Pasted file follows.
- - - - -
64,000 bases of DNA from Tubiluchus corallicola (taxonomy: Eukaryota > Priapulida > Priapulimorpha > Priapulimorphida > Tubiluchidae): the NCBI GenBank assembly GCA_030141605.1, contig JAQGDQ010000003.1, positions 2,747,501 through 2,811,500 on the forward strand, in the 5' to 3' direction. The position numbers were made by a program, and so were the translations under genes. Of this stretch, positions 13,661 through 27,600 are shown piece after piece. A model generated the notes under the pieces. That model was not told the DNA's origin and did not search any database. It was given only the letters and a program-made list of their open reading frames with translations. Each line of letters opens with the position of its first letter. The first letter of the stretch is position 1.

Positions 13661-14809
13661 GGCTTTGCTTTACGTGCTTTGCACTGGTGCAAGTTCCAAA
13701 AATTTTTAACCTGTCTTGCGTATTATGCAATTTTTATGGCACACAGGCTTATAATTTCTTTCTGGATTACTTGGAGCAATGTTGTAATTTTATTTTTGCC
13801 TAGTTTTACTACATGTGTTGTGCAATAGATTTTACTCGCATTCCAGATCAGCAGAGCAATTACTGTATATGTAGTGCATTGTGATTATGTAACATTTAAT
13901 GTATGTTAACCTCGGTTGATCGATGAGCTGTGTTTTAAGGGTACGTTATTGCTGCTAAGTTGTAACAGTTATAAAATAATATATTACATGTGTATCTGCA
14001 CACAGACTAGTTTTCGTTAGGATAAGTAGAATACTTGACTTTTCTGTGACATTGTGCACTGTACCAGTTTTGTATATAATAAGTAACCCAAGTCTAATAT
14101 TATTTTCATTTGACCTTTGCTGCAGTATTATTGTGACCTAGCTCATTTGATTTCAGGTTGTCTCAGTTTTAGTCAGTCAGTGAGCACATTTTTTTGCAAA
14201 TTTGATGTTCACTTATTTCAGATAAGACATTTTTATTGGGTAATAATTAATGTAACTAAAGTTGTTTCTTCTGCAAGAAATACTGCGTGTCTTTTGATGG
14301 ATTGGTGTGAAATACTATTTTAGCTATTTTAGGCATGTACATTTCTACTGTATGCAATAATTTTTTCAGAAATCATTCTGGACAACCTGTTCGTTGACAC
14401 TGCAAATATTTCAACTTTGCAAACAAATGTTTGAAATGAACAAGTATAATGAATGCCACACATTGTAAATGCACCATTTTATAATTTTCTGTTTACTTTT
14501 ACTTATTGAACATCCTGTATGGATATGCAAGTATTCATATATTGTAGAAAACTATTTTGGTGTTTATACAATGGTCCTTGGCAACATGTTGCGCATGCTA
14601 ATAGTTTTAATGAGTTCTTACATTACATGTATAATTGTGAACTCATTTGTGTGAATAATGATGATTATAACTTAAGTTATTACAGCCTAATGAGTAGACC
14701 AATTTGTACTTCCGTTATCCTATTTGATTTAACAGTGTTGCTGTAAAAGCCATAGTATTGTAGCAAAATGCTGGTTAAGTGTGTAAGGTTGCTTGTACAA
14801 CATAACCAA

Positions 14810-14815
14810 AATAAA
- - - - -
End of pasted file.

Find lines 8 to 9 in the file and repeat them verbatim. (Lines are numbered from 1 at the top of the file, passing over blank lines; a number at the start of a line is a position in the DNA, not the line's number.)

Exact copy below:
14101 TATTTTCATTTGACCTTTGCTGCAGTATTATTGTGACCTAGCTCATTTGATTTCAGGTTGTCTCAGTTTTAGTCAGTCAGTGAGCACATTTTTTTGCAAA
14201 TTTGATGTTCACTTATTTCAGATAAGACATTTTTATTGGGTAATAATTAATGTAACTAAAGTTGTTTCTTCTGCAAGAAATACTGCGTGTCTTTTGATGG